The canine nasal airway is an impressively complex anatomical structure, having many functional roles. The complicated branching and intricate scrollwork of the nasal conchae provide large surface area for heat, moisture, and odorant transfer. Of the previous anatomical studies of the canine nasal airway, none have included a detailed rendering of the maxilloturbinate and ethmoidal regions of the nose. Here, we present a high-resolution view of the nasal airway of a large dog, using magnetic resonance imaging scans. Representative airway sections are shown, and a three-dimensional surface model of the airway is reconstructed from the image data. The resulting anatomic structure and detailed morphometric data of the airway provide insight into the functional nature of canine olfaction. A complex airway network is revealed, wherein the branched maxilloturbinate and ethmoturbinate scrolls appear structurally distinct. This is quantitatively confirmed by considering the fractal dimension of each airway, which shows that the maxilloturbinate airways are more highly contorted than the ethmoidal airways. Furthermore, surface areas of the maxilloturbinate and ethmoidal airways are shown to be much different, despite having analogous physiological functions. Functionally, the dorsal meatus of the canine nasal airway is shown to be a bypass for odorant-bearing inspired air around the complicated maxilloturbinate during sniffing for olfaction. Finally, nondimensional analysis is used to show that the airflow within both the maxilloturbinate and ethmoturbinate regions must be laminar. This work has direct relevance to biomimetic sniffer design, chemical trace detector development, intranasal drug delivery, and inhalation toxicology.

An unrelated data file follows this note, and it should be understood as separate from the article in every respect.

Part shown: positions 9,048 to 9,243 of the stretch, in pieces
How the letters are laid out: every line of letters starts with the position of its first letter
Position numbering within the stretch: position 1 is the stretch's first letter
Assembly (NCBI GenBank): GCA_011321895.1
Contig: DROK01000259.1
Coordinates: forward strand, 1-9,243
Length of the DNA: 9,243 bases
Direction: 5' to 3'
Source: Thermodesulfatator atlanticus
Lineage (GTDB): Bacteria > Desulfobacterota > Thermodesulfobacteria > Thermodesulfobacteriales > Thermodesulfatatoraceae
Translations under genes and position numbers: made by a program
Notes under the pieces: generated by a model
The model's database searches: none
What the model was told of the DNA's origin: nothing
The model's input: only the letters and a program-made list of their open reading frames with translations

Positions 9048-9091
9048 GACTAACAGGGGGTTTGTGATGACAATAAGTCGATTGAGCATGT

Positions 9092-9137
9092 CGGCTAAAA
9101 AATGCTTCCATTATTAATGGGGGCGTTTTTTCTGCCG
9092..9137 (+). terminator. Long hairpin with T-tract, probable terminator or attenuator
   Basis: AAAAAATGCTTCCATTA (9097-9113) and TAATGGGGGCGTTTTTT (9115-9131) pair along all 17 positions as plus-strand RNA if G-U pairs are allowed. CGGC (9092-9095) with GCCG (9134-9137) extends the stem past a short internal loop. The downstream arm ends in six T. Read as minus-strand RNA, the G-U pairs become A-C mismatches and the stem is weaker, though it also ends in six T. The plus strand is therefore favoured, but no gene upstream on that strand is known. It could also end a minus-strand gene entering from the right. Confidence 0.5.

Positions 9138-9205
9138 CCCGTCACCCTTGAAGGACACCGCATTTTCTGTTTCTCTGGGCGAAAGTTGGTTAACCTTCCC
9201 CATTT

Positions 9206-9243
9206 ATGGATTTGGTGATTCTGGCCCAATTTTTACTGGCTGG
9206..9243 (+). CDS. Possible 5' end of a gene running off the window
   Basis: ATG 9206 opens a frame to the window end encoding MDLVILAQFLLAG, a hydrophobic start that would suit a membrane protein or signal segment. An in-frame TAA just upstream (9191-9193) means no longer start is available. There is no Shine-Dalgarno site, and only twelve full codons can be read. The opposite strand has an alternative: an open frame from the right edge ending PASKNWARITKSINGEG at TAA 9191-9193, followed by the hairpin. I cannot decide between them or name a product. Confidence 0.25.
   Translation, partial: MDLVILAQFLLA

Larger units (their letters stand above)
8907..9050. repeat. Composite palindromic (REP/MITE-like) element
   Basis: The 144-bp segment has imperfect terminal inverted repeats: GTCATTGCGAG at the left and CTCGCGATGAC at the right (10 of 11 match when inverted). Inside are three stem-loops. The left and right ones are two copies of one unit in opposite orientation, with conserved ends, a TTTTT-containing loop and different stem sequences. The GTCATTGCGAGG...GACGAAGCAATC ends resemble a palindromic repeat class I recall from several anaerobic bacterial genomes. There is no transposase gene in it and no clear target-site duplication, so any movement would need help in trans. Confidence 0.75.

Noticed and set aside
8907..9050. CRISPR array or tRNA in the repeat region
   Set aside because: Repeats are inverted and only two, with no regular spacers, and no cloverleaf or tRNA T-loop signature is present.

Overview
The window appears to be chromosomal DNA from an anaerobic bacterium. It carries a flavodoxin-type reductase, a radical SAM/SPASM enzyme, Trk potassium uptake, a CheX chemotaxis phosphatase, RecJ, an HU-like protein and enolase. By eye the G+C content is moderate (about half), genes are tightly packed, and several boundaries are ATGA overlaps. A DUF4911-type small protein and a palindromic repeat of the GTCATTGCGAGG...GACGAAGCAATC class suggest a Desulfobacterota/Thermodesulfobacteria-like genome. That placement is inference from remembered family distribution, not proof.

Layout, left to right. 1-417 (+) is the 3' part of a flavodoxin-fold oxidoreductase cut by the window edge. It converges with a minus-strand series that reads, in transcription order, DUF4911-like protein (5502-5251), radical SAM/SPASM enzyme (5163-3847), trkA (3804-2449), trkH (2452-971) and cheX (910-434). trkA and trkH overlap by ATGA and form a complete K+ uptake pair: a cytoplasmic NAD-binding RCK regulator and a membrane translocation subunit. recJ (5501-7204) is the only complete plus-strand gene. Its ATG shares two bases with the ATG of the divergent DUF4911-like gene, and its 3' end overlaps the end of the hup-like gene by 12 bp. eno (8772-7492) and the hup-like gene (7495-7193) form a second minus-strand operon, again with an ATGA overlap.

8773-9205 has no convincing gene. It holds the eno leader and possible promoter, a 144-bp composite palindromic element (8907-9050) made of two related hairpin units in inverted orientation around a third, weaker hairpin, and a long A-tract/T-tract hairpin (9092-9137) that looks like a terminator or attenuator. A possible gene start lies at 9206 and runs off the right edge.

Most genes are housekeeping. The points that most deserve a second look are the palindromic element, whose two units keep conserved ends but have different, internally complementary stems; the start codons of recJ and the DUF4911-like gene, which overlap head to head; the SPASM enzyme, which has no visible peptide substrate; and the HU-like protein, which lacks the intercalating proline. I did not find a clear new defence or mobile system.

Copyright 2007 Wiley-Liss, Inc.